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I want to create an ini file to store some settings for my application. Is it a good idea to find where the jar file is located and create an ini file there? If yes, then how can I find the location of the jar file?

But if you know a better solution for something like this, I would like to hear some of them.

EDIT: I'm using mac and I want to run the same application in windows. I could write something in the System.getProperty("user.home") directory, but I want to keep the system clean, if the user decides to remove the app. There is no a better way to store the settings file, for example in the same directory with the application?

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6 Answers 6

up vote 22 down vote accepted

You can locate your application directory using the ClassLoader. See: Java: finding the application directory. Rather than an .INI file, use a .properties file - you can load and save this via the Properties class.

As others have noted, you should not write user settings to your application directory. What if the user does not have write access to the application directory? What if your application is being used by multiple users on the same system at the same time? Neither of these situations are unusual, even on Windows.

You might still want to load some settings from the application directory - perhaps the administrator has configured default settings there.

A common convention is to save user settings to the user's home directory:

C:\Documents and Settings\User\.eclipse

Although this means you might leave stray files behind, this can be beneficial if the user re-installs the app. Document such things in a README. Here is how to create and get a reference to the directory:

public static File getSettingsDirectory() {
    String userHome = System.getProperty("user.home");
    if(userHome == null) {
        throw new IllegalStateException("user.home==null");
    File home = new File(userHome);
    File settingsDirectory = new File(home, ".myappdir");
    if(!settingsDirectory.exists()) {
        if(!settingsDirectory.mkdir()) {
            throw new IllegalStateException(settingsDirectory.toString());
    return settingsDirectory;

On unix-like operating systems, starting the directory name with a period (".myappdir") will make the directory hidden. On Windows, it will be located below My Documents, so users will not see the directory unless they go looking for it.

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If the settings are only written by your application (rather than edited manually), consider using the Preferences API.

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You should not be storing temp files in the install directory of an application. Remember, the user running the application may not have write access to that directory. The safest place to put stuff like that is in C:\Documents and Settings\username\Application Data\ApplicationName folder (adjusting the name as necessary).

That said, however, I would probably store that type of stuff in the registry instead of a file on their computer. (But, that's just me.)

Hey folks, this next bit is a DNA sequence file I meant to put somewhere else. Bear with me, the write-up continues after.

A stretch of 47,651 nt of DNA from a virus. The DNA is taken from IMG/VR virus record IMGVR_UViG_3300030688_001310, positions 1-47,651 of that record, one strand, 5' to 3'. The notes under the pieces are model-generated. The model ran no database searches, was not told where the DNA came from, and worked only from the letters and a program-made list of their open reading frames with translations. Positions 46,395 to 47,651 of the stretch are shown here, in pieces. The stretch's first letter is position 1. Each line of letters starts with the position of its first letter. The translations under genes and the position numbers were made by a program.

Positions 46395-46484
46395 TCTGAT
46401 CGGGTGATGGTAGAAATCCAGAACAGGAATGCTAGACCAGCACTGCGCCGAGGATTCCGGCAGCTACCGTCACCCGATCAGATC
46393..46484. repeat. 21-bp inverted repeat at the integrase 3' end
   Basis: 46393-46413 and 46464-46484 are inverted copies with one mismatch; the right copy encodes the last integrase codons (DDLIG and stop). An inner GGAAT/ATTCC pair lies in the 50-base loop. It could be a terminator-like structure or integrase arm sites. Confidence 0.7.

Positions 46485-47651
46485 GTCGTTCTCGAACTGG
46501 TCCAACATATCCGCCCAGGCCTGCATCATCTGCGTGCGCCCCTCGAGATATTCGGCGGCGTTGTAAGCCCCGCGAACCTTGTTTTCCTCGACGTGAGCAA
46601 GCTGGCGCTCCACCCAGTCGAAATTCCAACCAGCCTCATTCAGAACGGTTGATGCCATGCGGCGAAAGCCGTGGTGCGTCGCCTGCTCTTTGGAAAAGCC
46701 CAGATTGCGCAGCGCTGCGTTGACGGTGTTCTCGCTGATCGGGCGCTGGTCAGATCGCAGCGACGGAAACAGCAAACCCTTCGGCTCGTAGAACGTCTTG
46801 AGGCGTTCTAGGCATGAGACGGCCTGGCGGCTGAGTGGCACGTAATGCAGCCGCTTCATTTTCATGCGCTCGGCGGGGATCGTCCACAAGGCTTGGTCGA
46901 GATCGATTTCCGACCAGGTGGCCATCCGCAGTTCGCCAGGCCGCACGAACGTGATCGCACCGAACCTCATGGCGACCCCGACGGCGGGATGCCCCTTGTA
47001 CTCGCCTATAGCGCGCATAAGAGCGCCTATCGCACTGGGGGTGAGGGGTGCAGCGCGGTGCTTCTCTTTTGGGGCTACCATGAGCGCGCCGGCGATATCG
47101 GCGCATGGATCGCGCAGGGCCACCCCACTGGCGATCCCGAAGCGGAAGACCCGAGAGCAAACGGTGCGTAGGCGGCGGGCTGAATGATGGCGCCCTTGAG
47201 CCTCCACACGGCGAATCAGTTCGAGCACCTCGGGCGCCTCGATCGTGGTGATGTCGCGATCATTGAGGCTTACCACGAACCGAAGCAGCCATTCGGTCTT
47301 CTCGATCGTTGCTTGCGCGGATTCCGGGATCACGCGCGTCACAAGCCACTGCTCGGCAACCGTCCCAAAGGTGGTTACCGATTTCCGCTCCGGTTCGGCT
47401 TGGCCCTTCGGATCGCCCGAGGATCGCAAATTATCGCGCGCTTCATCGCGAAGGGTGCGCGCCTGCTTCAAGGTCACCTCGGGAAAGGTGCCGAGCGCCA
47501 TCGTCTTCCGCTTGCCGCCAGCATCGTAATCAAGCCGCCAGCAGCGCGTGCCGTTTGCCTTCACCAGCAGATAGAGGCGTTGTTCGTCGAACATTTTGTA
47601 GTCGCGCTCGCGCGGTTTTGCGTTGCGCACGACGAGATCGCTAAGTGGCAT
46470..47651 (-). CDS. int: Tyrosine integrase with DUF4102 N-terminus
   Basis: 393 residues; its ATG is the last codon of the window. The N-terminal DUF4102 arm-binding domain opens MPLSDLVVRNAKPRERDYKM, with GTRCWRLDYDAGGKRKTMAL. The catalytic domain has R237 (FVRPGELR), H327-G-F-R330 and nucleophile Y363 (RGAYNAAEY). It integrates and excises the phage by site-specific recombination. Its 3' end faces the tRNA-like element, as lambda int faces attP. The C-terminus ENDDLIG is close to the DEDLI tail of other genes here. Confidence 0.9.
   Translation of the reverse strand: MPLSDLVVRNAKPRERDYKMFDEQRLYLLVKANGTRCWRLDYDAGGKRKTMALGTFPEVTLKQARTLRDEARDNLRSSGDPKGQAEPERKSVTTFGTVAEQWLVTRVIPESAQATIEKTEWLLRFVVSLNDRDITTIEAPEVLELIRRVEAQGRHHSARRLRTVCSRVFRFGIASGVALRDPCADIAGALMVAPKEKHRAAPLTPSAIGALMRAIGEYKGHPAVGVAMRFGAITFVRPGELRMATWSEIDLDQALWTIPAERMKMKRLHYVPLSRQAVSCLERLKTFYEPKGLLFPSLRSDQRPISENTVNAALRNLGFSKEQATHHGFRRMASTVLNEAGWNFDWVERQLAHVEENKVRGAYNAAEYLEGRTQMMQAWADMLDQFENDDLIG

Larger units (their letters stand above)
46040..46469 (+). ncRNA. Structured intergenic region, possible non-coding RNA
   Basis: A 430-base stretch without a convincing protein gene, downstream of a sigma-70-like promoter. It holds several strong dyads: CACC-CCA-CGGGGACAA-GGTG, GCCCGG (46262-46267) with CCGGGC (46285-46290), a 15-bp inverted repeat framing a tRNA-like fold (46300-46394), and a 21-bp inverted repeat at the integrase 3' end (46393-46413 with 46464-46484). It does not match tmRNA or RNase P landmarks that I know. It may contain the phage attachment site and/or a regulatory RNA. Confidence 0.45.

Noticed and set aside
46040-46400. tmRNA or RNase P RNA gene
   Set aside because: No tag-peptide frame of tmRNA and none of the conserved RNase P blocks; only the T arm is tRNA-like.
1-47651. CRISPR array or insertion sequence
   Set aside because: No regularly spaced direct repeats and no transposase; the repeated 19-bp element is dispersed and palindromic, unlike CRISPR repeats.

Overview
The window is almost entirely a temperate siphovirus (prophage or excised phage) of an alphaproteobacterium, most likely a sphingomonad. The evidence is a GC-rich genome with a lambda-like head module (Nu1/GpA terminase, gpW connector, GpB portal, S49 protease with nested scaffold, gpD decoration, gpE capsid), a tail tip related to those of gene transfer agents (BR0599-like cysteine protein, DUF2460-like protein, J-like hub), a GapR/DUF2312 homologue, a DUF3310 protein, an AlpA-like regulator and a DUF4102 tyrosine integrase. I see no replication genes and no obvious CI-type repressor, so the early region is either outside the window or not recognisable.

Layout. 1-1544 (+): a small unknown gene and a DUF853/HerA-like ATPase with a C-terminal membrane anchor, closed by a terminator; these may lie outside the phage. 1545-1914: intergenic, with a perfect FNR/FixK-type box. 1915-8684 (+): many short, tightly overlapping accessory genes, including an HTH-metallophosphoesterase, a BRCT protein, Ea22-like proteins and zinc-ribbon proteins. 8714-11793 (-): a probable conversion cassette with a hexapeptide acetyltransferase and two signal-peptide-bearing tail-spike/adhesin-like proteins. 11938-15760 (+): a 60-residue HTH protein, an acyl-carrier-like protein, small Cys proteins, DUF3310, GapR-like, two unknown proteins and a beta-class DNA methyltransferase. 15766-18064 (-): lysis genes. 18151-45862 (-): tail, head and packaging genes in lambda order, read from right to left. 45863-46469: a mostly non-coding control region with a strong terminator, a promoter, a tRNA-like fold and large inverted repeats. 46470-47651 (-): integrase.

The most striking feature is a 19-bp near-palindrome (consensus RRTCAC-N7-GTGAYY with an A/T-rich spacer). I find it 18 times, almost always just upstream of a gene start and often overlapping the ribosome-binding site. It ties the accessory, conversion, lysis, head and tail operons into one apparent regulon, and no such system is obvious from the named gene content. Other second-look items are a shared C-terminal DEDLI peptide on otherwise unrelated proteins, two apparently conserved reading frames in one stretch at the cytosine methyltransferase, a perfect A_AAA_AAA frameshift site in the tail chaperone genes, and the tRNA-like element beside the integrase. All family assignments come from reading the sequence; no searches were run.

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and what about running the same application in MacOS?? And I totally agree with this article.. So I think registry is not a good idea at all :) –  Lipis Oct 11 '08 at 0:52

Typically Java programmers don't use .ini files, but .properties files (different format). You can use the java.lang.Properties class as a nice programmatic wrapper if you do.

While you can get the location of your jar file by calling getProtectionDomain().getCodeSource().getLocation() on your class's .class member, I do not recommend that you do this.

I would instead write the file to the System.getProperty("user.home") directory - the users' home directory, or if it is truly temporary, System.getProperty("")

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Hmm... I am a noob in Java, so yes .properties is a better idea. But where do you store your settings, when you are writing an application in Java. I'm using mac, but I want to run it in a windows environment as well. –  Lipis Oct 11 '08 at 0:56

It depends whether your ini needs to be human readable/writable under normal circumstances. If not, you can use a properties file rather than an ini file, and store it in the "user" directory.

As for finding the jar file, you would have to find the ClassLoader for a class known to be loaded from the jar, check that it was the appropriate type of ClassLoader (ie that it's really been loaded from a jar), and you can extract the path from that. I can probably dig out the code to do this if that's really what you want. I wouldn't necessarily recommend it.

EDIT The user.home property will give you the user directory, which you can safely use.

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user.dir gives you the current working dir, which may not be safe or appropriate. user.home gives you the user's home directory. –  Chris Boran Oct 11 '08 at 0:48
Is it safe to assume the 'user.home' property gives you an appropriate value for each environment? That is, /home/{user} on *nix, the relevant Documents and Settings subdirectory for Windows, etc? –  Andrew Oct 11 '08 at 2:10
That's what 'user.home' is supposed to do. –  Martin Klinke Oct 11 '08 at 11:43
oops - yes, clearly I meant user.home (edited to avoid misdirection) –  Draemon Oct 14 '08 at 3:55

The idea with the .properties file instead of the INI file is good. Also, if you store some sensitive data in there, you may consider encrypting it. Check this out:

or this:

encrypt and decrypt property file value in java

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